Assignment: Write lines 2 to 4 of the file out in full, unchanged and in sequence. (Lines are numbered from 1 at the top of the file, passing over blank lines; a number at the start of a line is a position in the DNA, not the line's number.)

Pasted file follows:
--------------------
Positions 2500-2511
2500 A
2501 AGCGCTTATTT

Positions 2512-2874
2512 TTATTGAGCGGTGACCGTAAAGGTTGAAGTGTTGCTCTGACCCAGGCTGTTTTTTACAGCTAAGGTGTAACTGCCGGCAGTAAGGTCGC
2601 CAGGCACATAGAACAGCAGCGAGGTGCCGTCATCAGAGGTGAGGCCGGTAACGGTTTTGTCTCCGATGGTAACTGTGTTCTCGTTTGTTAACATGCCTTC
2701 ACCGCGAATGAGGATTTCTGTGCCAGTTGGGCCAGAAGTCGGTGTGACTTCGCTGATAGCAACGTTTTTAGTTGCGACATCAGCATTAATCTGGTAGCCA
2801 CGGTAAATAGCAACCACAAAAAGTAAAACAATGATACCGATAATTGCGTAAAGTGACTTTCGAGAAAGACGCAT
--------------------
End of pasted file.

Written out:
2500 A
2501 AGCGCTTATTT

Positions 2512-2874